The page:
Raising money for your business through private investors including angels and VCs is time consuming affair with many list of criteria and conditions to satisfy. It requires that you dedicate some early time in going over your business and its strategy to raise finance.
There are literally hundreds of questions you could get asked when going through the Fund Raising Process. The key areas you need to be ready with answers before you spend time trying to secure significant investment dollars from angel and VC.
These are typical self-check questions to be answered which will go a long way and pay dividends in your fund raising task by making yourself better prepared for the investor.
Unless you are able to answer all these questions, to yourself, with confidence, there is very low chance that you would be able stand the questioning of the investors.
What is your company’s / entrepreneurial mission? You can go “Crazy” here, consider the ultimate vision of what your business can become – Don’t pull back because you’re concerned about being considered crazy – Venture Capitalists like crazy, they invested in companies who have literally changed the world – having a BIG vision is not a bad thing!
Do you have a credible team to support your mission – experience and relevant business skillset in the right sector of business.
What is your legal structure? Will the investor have any issues investing legally in the business due to the legal structure? Is any way around possible? Are you willing to let go of majority / controlling stake in the business?
What are the products or services your company delivers? Is it a new product line? Is it in a Proof of Concept stage? Has it been tested in the market? You will need to be ready to answer many probing questions on the product and services?
How has the company funded its development so far? You need to be ready with both documents and facts for this?
How large is the market? How could it be made larger?
What is the value chain in the market? (Distributors / Suppliers / other key decision makers?) Where does your company fit in?
What are the market trends over the next 3 to 5 years? Who are the target customers? Which markets do you make most money? What are the upsides and downsides of the market (typical industry demand supply cycle)? Where do you currently stand?
How level has your company performed in the downsides and upsides? Equal attention is given by the investor while reviewing the market and your operations.
How do you reach out and get customers? How will you do this over and over again?
What prices do you charge? What prices do your competitors charge? What are your competitive advantages? Why are you better than your competition? How do you meet your main customers’ needs better than your competitors? What are the barriers to stop new competitors entering your market?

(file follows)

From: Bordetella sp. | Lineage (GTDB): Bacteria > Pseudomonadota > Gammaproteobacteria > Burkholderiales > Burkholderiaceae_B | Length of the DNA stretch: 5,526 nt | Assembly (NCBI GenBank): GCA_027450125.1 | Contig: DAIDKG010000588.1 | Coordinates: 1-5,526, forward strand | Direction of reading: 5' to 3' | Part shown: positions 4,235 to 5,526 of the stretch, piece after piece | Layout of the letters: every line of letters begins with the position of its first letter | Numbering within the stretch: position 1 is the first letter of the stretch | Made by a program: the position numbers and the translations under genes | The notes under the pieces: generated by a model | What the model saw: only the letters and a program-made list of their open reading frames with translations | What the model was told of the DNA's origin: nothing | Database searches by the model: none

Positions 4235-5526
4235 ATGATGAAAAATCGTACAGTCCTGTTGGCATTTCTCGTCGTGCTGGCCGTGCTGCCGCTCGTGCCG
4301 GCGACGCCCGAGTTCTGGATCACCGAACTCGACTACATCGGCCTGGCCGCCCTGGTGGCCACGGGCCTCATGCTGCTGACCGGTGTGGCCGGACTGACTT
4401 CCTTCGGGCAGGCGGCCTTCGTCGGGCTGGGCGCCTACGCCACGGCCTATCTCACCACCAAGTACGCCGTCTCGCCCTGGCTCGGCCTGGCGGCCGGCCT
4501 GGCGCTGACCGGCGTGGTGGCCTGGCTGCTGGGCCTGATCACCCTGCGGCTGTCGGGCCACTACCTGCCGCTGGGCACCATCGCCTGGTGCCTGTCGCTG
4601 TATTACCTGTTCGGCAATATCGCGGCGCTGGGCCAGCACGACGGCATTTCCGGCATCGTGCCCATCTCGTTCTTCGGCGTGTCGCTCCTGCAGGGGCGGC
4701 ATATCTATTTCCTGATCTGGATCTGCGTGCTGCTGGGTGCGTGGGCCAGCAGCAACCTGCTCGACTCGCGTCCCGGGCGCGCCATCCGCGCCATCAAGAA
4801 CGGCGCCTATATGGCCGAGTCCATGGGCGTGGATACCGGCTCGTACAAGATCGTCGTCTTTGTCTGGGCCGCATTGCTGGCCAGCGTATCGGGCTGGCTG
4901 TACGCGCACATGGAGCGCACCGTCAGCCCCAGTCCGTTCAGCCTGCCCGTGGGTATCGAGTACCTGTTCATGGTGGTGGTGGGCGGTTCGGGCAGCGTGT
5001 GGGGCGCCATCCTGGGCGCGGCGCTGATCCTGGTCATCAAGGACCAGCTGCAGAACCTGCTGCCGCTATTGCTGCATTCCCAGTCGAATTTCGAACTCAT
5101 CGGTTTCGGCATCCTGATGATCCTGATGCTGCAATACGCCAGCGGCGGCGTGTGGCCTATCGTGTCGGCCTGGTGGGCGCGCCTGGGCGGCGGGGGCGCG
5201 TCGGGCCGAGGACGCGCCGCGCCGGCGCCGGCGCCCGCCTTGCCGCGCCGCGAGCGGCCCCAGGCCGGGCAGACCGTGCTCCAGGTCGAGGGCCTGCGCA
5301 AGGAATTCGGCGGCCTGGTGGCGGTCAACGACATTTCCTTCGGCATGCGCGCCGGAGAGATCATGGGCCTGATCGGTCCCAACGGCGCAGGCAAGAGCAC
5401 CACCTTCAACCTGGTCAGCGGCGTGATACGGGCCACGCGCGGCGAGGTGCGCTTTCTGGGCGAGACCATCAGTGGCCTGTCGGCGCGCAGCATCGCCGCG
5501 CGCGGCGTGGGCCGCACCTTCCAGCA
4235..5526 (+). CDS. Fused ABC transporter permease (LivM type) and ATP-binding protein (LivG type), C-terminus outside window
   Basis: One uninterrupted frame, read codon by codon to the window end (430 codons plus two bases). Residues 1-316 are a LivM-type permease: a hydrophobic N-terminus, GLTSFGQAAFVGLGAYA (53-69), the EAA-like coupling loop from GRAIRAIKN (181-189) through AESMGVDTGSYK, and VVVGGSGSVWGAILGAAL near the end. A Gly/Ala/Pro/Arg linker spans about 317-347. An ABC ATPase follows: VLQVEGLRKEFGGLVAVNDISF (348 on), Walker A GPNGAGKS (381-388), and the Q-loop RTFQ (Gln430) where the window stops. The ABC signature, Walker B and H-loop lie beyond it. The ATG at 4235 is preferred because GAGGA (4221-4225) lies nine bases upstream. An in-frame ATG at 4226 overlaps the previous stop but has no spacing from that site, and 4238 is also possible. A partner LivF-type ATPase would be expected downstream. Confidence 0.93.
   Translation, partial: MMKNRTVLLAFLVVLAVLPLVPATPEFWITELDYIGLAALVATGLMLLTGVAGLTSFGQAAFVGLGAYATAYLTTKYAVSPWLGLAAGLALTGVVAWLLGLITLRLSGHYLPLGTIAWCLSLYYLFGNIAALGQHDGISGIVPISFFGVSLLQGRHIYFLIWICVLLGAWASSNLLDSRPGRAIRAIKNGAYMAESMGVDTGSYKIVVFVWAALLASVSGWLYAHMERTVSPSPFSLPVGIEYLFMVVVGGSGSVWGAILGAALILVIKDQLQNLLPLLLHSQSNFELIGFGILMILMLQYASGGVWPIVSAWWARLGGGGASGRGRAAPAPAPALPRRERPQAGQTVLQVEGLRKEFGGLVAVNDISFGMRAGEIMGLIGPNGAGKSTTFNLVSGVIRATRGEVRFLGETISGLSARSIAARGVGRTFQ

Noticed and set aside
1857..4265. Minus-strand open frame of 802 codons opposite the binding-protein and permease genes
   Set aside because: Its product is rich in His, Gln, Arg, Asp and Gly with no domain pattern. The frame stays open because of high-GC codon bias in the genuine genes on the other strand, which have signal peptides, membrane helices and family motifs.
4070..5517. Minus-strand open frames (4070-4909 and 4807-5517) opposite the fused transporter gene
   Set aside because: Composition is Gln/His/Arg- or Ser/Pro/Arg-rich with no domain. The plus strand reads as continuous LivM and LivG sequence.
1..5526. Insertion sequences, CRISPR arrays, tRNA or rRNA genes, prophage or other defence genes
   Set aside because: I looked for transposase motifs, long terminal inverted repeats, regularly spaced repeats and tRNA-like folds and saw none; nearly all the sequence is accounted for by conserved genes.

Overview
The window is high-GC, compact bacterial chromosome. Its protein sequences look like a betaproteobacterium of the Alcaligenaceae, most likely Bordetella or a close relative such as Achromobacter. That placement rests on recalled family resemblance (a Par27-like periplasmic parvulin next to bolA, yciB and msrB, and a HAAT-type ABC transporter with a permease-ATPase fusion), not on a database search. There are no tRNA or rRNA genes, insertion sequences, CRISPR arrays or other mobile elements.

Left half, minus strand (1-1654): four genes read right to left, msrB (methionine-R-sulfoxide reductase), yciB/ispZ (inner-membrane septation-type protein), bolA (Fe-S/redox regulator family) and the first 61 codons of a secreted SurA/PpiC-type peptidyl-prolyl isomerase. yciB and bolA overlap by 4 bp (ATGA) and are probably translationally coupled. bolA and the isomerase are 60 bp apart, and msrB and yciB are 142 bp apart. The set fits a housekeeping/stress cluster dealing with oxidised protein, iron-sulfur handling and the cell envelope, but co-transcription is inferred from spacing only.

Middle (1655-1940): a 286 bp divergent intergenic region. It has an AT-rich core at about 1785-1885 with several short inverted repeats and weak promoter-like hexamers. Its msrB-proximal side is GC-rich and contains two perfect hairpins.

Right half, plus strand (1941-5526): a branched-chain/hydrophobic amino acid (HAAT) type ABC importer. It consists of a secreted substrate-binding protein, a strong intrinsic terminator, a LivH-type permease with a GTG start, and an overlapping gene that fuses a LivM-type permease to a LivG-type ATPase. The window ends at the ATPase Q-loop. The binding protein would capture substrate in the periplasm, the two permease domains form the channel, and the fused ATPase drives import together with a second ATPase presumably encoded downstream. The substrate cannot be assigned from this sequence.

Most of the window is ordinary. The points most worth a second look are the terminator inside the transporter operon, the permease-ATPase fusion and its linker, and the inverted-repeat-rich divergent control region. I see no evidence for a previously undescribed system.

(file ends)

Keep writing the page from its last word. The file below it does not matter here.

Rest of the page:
Who owns the company? How is your company shared between the various shareholders now and in the future?
Who are the key team members and what functions do they perform? Who manages the Sales / Marketing / Operations / Production / Administration / Finance?
What experience do your team members have?
What gaps do you have in the team and what steps are you taking to fill them?
What is the level of dependencies / redundancies among your team? How critical are these roles now and over the next couple of years?
Are there any members of the team critical to producing the products or services?
Be honest to yourself and make sure you have a plan for filling these gaps. Don’t try to avoid this one. This will turn up to be critical during the Investor Due Diligence.
If there are, what happens if they leave the company? How will you ensure knowledge transfer?
How are your products or services delivered?
How long does it take to create and deliver your products or services? How much do they cost to deliver?
What intellectual property is owned by your company?
What are the Investors actually investing in? How are the investments protected? Does the company own the intellectual property it uses? How do you protect your intellectual property?
Do you have competitive advantages within your operations? Do you have any bottleneck processes?
Are you struggling to expand or innovate in operations, which is limiting your market access or profitability?
Does your operations have scalability in the future to meet changing market scenarios?
Are you ready to change your team and operations, if required, after investment? Are you ready for interference by investors and their auditors?
What are the key financial performance indicators for the business? Have you been faring well in these in last few years?
What are your main causes for financial performance / non – performance?
Is your business cash driven (short term returns) or profitability driven (long term returns)?
How much will the company make and spend in the next 3 years conservatively? Do you have a plan for the same? Does the plan sync with the market and operations?
Of the money spent, how much will be invested in set up costs, developing intellectual property and other forms of investment versus just keeping the business running?
How much money are you looking to raise through external investors?
Do you understand the underlying responsibilities of taking capital? More reporting and less independence.